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Gravity and spacetime

  1. Aug 27, 2003 #1
    If I understand everything correctly, gravity affects particles with mass/energy. How can it possibly affect spacetime? Doesn't it have to "grab" something?
  2. jcsd
  3. Aug 27, 2003 #2
    Bodies with mass/energy produce gravity which is the effect of bending space-time. Anything around that body has to follow a path determined by the curvature of the space-time.
  4. Aug 27, 2003 #3
    Hadn't occured to me to think about it like that... gravity warps ONLY spacetime, it doesn't "pull" things.

    That right?
  5. Aug 27, 2003 #4


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    Gravity *can* curve spacetime. I doesn't mean that in all cases that it does. And it can curve space as well as spacetime.

    But matter reacts with matter - an matter defines spacetime (loosely speaking)

  6. Aug 27, 2003 #5
    What about neutrinoes? Or other non realistic particles that matter!
  7. Aug 28, 2003 #6
    When doesn't it? Can you mention at least one case?
    Spacetime includes space.

    That I cannot agree with, even though I don't know much about this.
  8. Aug 28, 2003 #7
    Re: Re: Gravity and spacetime

    They have mass/energy.

    What non realistic particles are you talking about?
  9. Aug 28, 2003 #8
    There's a story about gravity and relativity that is not told as often as it should. It goes back to Newton and is quite revealing of how physicists think.

    You see, we are so used to think of gravity as a "force" that it doesn't occur to us there's something strange about it. What's strange about it is that it's somewhat "spooky", as it acts without physical contact between bodies. To us the concept seems ordinary, but it's well documented that Newton himself disliked the idea, and adopted it because he had no other option. In Newton's time electromagnetism was not known, and the idea of two bodies interacting across empty space was quite out of the ordinary.

    Another problem revealed itself as time went on. The force of gravity has the peculiar feature of being proportional to mass. For physicists, that's a sure sign that it's not a force at all, but rather what they call a pseudo-force, something that seems to be a force simply because we are looking from the wrong perspective.

    Imagine a closed truck with a box and a camera filming the box and the interior of the truck. The box is not attached to the floor while the camera is. If you are looking at the movie of the box, you will notice something interesting. When the truck is moving in a straight line, the box stays in place, but when the truck is turning the box appears to undergo acceleration in the opposite direction. From the perspective of the movie, it's as if the walls of the truck attract the box. From the perspective of someone watching the truck from the outside, it's clear that the box is just trying to follow its inertial path while the truck is being accelerated. The impression that the box is experiencing a force is an illusion.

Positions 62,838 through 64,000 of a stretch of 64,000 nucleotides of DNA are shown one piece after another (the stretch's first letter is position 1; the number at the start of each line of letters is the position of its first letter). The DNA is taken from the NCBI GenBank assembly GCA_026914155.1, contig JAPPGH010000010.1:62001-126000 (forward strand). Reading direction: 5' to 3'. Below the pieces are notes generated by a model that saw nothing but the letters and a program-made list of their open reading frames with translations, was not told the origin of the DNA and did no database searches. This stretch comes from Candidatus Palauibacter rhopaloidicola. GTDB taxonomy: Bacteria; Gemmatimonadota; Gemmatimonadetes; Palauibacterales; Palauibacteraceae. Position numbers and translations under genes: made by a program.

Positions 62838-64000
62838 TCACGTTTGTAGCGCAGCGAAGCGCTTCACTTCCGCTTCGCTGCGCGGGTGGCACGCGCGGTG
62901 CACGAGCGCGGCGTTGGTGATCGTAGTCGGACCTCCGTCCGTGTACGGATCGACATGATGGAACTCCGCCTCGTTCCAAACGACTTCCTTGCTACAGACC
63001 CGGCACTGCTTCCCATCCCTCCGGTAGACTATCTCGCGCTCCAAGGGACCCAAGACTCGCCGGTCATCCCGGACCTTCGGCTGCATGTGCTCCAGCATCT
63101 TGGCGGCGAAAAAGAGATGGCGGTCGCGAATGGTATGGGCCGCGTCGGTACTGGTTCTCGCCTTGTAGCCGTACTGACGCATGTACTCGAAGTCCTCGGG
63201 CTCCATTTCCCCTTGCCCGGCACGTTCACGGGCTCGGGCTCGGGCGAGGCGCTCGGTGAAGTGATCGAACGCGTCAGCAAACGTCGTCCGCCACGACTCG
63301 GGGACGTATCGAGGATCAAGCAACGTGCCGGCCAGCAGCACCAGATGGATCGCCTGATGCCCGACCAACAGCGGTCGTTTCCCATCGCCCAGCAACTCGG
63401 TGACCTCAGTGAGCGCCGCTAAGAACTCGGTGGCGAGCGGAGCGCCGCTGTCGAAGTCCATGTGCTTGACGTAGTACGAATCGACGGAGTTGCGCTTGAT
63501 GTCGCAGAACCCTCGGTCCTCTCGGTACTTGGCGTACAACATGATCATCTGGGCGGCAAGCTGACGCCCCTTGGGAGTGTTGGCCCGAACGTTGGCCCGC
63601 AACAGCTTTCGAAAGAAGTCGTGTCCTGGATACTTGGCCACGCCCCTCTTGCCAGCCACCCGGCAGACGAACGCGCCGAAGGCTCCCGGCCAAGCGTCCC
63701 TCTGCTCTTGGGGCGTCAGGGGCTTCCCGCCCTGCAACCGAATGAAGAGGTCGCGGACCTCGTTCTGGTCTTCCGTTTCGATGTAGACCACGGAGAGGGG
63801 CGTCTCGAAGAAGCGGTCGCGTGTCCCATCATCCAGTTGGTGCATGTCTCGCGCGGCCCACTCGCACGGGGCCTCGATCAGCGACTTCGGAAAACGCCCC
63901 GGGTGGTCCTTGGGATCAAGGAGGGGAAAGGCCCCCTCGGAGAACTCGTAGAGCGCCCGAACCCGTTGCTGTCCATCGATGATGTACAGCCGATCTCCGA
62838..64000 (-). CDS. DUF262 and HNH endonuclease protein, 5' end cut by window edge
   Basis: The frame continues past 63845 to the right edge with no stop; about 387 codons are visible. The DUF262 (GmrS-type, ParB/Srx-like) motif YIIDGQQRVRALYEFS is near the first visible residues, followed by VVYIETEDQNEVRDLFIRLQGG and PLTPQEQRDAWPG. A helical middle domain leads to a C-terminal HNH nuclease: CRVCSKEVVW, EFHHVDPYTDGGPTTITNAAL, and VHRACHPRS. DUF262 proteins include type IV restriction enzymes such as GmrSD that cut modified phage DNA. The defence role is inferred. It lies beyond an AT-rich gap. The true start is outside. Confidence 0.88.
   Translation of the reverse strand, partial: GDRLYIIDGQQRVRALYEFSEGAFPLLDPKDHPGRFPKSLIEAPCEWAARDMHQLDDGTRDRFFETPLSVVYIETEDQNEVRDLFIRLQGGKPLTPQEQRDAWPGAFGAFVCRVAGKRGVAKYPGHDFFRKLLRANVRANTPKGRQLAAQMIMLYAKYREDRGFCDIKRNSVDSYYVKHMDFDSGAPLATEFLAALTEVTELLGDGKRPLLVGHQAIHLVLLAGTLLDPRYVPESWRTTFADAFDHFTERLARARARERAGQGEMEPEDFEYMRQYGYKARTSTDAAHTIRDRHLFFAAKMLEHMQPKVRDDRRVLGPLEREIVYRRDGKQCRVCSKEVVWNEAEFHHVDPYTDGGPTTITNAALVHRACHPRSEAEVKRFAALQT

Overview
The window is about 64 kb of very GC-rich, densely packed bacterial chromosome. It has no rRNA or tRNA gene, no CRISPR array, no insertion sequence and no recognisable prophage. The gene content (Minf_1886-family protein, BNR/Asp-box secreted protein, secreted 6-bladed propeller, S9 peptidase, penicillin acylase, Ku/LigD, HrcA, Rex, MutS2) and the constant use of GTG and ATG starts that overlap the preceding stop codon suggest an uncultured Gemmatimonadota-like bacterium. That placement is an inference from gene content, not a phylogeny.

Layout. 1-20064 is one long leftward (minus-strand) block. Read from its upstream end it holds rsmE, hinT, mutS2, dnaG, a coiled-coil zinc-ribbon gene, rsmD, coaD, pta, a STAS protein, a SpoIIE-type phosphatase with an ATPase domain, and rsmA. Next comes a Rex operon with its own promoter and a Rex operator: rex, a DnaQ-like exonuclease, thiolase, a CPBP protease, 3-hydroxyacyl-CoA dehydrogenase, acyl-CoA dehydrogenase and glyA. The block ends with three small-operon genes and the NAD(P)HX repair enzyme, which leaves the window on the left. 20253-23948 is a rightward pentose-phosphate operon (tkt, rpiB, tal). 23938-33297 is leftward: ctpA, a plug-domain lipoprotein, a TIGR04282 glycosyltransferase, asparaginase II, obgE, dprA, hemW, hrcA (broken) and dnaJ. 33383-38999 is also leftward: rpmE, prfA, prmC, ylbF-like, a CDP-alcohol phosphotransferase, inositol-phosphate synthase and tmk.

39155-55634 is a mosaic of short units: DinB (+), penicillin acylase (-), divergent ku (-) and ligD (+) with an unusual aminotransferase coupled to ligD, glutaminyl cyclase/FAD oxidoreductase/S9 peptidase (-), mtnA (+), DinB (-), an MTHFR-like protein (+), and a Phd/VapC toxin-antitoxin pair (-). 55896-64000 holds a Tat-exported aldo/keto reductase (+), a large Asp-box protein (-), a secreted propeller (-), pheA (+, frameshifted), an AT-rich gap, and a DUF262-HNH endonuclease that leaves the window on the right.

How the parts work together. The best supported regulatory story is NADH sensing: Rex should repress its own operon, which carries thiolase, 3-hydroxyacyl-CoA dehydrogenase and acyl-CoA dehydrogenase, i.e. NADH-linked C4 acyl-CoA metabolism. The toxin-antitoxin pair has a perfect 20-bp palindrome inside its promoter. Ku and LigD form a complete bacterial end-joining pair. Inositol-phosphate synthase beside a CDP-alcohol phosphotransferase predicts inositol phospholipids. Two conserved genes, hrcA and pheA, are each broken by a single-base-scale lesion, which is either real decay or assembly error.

How do you know if something is really experiencing a force or if it's just the appearance of a force? Well, one sure sign that you're not dealing with a real force is when the force is proportional to the mass of the object being accelerated. That is just too convenient to be correct. Gravity happens to be such a force (proportional to mass). Together with the fact that it's an ad-hoc solution conceived by Newton to explain planetary motion, physicists have always suspected gravity to be a pseudo-force. With that in mind, they set out to find the correct perspective which would reveal that objects appearing to be accelerated by gravitational forces are not accelerating at all.

    Einstein's General Relativity achieved exactly that feat. In GR gravity is not a force but simply a feature of the geometry of the universe. Two objects moving in a "straight" line ("straight" from a GR perspective) are bound to collide, not because they are being accelerated, but because spacetime is not really "straight" the way we perceive it. To borrow from the truck analogy, it's as if we were the box while spacetime is the truck; we are constantly trying to move in a straight line but the truck is going around in circles and as such we experience acceleration.